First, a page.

The sellers open up the bags and remove some quantity and reseal or rebag the commodity.By the time they tamper with ten bags or so bags, they have and extra bag from short changing their customers.

Inferior or cheaper items are passed off as better made or more expensive ones, or mixed with the more expensive items, to increase profits and deceive people.

This practice of adulteration and short supplying occurs in almost every item sold in the country, sometimes with grave and fatal outcomes for members of the public.

From fuel, cooking gas, edible oils lubricants to perfumes, alcoholic drinks and medicines, there is hardly anything that is bought in this country that is not tampered with or short supplied.

The people who are selling them are Nigerians.

There is almost an epidemic of collapsing houses in the country currently. This is largely as a result of builders trying to cut corners and short change those who engaged them to build for them. In the process they substitute reinforcement or rods with cheaper ones of incomplete diameter and strength.They want to shortchange the person who gave them the job and make more money.

At the end the houses collapse and sometimes kill people.

The people moulding blocks want to use one tipper load of sand for one bag of cement to mould a hundred blocks per bag of cement when the standard should be thirty five blocks per bag.

The bankers won’t give loans without factoring in their personal interest or demands in addition to many other sharp and unwholesome practices that goes on in Nigerian banks.

Same goes for the holders of high office, civil servants and techocrats who won’t give any contract without factoring in what is coming to them or do anything unless they are induced to do so with bribes.

There are corrupt members of the judiciary, the police and other professionals. There are those who cook accounts, pad contracts and expenses.

There are hospitals that defraud their patients, collecting money for services not rendered or treatment not given. Some refuse to touch emergency cases unless they pay fat deposits.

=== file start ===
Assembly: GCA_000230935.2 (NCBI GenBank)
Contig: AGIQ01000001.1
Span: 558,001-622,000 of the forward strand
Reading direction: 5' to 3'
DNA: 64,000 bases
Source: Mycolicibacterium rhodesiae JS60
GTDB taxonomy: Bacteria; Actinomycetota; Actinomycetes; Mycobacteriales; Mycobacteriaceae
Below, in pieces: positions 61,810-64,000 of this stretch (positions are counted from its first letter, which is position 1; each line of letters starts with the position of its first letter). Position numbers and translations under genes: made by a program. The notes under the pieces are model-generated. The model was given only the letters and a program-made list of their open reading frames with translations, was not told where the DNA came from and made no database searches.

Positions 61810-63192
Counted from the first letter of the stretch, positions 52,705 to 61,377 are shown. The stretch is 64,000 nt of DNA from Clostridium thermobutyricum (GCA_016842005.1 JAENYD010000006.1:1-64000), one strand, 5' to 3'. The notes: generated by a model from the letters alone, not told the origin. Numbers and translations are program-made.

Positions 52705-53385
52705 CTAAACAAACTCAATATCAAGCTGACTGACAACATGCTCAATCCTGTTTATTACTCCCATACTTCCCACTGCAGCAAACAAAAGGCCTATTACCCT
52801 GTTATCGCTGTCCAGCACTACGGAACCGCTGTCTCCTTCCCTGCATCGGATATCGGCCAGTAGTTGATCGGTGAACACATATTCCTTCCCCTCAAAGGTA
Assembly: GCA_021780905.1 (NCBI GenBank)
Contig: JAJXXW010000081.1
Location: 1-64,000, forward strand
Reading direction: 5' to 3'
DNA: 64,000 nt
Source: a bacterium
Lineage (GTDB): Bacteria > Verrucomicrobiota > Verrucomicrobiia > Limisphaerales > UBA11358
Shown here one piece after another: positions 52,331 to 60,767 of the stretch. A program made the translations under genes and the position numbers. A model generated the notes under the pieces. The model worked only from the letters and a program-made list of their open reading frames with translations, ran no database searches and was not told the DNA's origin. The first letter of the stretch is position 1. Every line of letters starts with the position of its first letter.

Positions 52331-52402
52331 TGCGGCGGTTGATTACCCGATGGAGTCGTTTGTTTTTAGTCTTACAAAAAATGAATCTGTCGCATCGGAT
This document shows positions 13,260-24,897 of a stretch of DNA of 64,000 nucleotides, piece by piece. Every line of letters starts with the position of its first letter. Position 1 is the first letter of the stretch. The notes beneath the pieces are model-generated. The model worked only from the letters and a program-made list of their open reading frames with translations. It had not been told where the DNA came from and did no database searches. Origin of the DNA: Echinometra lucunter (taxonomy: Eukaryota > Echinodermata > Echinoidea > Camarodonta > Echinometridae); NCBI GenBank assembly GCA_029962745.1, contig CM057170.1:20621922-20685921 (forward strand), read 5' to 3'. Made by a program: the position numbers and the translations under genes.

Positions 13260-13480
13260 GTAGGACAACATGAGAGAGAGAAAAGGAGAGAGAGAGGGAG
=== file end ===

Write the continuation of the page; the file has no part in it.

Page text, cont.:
There are those whose sole aim is to steal and cheat their employers. There are students who cheat in exams those who kill and maim fellow students in the name of cultism.

There are the lecturers and the university administrators who exploit the students sexually and financially, as well as mismanage or embezzle the funds meant for running the schools.

There are the fraudsters among the Yahoo boys.

There are the Pastors and priests who abuse the trust reposed in them by their flock in many ways. Then there are the arch criminals, kidnappers and armed robbers for who SARS was set up in the beginning.

One could go on and on, but to sum up, almost everyone in this country is up to one crooked racket or misdemeanor or the other in his or her area of endeavour.

What it indicates is that we are all SARS in one way or the other.

So, as we protest to end or close down a truly despicable outfit like SARS, we must also work to end or purge ourselves and our organisations or companies of all those nasty, terrible and wicked things we get up to in our respective little corners.

That is the only way we can build a nation which we all can be proud of.

George Eze Emeghara is a Nigerian journalist, writer and public affairs commentator based in the southeastern city of Owerri. Money Palaver is his weekly column for